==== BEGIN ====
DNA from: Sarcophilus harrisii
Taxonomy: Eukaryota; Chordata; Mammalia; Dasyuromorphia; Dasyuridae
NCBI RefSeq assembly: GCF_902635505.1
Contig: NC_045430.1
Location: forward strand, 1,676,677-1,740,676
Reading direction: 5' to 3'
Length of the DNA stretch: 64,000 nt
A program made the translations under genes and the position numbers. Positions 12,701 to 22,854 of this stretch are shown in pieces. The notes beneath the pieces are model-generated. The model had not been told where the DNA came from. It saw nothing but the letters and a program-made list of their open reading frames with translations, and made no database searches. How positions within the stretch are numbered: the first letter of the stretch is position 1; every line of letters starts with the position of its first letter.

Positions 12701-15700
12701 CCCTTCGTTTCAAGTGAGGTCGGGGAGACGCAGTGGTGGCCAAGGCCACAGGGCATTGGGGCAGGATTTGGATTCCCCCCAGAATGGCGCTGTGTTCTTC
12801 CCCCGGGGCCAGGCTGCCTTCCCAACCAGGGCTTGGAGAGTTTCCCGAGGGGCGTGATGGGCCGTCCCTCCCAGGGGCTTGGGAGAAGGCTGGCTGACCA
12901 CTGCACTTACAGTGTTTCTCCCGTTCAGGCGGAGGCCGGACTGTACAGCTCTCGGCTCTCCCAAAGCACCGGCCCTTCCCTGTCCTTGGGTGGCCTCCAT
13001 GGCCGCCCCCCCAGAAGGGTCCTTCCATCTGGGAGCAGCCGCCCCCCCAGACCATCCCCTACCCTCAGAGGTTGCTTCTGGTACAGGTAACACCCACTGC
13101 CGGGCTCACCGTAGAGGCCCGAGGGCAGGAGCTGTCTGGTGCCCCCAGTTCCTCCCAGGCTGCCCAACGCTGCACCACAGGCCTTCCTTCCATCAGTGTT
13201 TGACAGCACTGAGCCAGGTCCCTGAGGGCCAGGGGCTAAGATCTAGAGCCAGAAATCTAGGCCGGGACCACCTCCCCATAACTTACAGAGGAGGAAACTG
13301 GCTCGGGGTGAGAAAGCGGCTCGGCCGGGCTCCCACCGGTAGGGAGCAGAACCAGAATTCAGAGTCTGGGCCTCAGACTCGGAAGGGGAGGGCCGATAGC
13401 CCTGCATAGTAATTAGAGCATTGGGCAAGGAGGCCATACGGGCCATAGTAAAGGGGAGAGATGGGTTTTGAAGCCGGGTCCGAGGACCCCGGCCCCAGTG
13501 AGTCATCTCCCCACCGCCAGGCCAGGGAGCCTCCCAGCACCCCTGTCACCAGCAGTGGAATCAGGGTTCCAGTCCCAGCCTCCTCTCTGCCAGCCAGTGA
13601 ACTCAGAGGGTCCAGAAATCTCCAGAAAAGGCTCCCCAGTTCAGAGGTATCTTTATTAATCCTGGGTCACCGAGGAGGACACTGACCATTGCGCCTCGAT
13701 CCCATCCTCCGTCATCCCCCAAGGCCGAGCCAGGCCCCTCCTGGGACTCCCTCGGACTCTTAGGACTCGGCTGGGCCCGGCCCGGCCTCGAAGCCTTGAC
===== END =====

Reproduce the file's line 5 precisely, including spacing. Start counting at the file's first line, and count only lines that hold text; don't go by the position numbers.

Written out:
Location: forward strand, 1,676,677-1,740,676